Central to the practice of shamanism, and what differentiates it from other healing modalities, is the need to enter a trance state to speak to, and receive guidance from, one’s helping spirits. The shaman has several ways to do this, such as using plant medicines such as ayahuasca or San Pedro,1 by meditating to the steady beat of a drum or rattle, or by moving the body in ecstatic dance. It’s this last method that is explored in Byron Metcalf‘s new CD, Shamanic Trance Dance.
Metcalf is a musician, recording artist, shamanic practitioner, and ceremonial leader who has built his career making CDs for shamanic journeying and expanded states of consciousness. Previously I reviewed his Spirit of Healing,2 a CD comprised of drum journeys with shamanic practitioner Sandra Ingerman. I am more familiar with the traditional type of trance induction found on Spirit of Healing, and was curious to see what trance dance was all about. As someone who can’t sit still when a rhythm invites me to move, I wasn’t disappointed when I popped in the CD to play.
One hallmark of Metcalf’s work is combining traditional musical instruments such as drums, didgeridoos, and rattles with electronic studio wizardry. On Shamanic Trance Dance he and several other musicians from around the world also blend sounds from clay pots, ceremonial toms, ocarinas, medicine chants, and icaros — personal songs revealed to shamans by their helping spirits — with synthesizers, hybrid electro-grooves, ambient textures, and other electronic sounds. The result is six tracks, each deep, rich and mesmerizing in its own way.
I was especially drawn to the fifth track, “Serpent Weaver.” It starts out slow and slinky, with lots of rattling and long notes approximating the sound and motion of a serpent, as you might expect from the title. The song gradually increases tempo in the middle, then falls back again to a slower rhythm at the end. As I listened I felt myself merging with the spirit of Serpent, wanting to slither and flow along the ground. I was reminded of a particular shamanic training when we were asked to imagine and duplicate with our bodies the motions and sounds of several animal archetypes – Serpent, Jaguar, Hummingbird and others — to become one with them. “Serpent Weaver” is made for such an exercise.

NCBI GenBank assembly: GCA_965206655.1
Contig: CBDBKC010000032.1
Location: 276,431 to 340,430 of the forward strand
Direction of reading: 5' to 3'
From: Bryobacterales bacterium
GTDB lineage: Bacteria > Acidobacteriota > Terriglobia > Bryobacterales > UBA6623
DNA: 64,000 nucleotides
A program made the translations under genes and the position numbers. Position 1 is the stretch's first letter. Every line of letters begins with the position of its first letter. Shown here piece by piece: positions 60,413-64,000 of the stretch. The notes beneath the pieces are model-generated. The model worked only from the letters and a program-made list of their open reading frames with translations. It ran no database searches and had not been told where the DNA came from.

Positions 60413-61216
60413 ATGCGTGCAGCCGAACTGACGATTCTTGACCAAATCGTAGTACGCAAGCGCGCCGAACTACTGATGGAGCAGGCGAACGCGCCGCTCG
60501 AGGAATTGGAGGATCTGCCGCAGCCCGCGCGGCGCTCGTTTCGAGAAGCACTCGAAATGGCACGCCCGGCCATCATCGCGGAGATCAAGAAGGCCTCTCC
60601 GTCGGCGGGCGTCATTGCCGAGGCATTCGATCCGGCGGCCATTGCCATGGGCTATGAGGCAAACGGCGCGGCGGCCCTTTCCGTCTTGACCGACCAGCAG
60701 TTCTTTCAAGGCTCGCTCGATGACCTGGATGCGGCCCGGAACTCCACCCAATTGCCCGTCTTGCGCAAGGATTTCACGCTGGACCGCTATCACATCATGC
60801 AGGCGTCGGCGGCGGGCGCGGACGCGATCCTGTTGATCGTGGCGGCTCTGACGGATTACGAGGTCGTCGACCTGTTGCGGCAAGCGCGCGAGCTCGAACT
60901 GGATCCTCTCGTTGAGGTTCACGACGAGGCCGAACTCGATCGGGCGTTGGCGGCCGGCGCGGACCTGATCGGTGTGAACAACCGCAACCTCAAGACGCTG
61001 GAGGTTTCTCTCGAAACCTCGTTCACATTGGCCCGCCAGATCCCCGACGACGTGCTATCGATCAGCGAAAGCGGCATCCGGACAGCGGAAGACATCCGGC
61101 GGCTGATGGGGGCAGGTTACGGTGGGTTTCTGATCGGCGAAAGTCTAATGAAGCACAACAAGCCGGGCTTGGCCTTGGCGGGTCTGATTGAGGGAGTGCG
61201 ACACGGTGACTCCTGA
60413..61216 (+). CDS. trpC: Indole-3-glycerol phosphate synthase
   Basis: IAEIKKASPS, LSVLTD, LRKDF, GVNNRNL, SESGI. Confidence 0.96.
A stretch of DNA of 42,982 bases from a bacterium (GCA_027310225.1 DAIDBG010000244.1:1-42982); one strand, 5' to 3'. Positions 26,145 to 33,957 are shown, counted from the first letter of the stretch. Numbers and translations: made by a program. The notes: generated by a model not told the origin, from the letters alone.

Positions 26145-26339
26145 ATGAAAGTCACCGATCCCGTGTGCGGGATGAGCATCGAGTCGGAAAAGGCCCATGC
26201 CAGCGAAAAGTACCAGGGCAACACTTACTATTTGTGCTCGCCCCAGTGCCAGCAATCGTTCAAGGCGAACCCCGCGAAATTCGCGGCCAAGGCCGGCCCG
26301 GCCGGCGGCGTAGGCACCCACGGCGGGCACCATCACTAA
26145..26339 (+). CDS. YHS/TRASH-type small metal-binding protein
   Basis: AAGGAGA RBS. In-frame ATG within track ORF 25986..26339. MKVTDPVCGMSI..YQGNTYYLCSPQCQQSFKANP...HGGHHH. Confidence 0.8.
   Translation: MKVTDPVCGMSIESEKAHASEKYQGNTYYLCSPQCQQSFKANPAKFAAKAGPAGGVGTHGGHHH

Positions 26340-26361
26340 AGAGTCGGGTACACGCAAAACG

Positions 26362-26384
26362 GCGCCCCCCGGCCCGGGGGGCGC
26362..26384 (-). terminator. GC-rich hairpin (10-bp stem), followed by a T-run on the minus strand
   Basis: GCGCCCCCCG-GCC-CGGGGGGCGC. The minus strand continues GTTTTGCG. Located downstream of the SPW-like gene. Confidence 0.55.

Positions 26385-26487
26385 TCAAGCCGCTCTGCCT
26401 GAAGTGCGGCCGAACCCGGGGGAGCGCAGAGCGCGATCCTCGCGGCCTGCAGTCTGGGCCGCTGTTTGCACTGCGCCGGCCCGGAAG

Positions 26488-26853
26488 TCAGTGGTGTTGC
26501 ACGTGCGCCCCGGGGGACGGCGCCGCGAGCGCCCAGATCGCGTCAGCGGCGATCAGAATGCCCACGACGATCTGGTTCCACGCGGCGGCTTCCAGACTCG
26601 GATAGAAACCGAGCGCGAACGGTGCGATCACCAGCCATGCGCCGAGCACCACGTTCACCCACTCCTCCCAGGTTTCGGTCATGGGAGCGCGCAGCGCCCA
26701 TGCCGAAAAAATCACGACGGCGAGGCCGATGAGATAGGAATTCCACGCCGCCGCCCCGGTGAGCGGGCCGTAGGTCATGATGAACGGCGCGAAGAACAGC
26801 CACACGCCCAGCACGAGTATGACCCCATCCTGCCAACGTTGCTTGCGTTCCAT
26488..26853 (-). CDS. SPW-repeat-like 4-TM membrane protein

Other tracks are faster, such as “Spirits of the Roadman” and “Portals of Power.” The latter is a very active dance, with much variation in drumbeats and a build-up of internal excitement. I must agree with the CD’s producer, Mitchell Clute, who is quoted on the CD’s jacket. He says, “I tried to simply sit and listen. I really did. But within seconds I was rocking to the rhythm, and soon I found myself out of my chair and dancing around the living room, lost in the pure joy of movement.”
Headphones, as you might imagine, are not very useful when listening to the CD — unless you have a very long cord and don’t mind getting wrapped up in it. I listened to the music using only the internal speakers on my computer, which did nothing to dull the distinct layers of instrumentation, the vocals, or the different beats and sounds of each instrument. Nor did it affect the music’s ability to carry me into the deeper mental states needed to induce a trance.
In the West, there’s a tendency to teach and practice shamanic journeying sitting or lying down, meditation-style. Yet some find that adding movement and one’s own sound lends richness and immediacy to the experience; engaging the whole body allows greater communion with the helping spirits. That was my experience listening to Shamanic Trance Dance; I felt invited to meet my helping spirits on a more alive, active level and to add my own voice to the music as I danced. Next time I’ll grab my rattle and tambourine!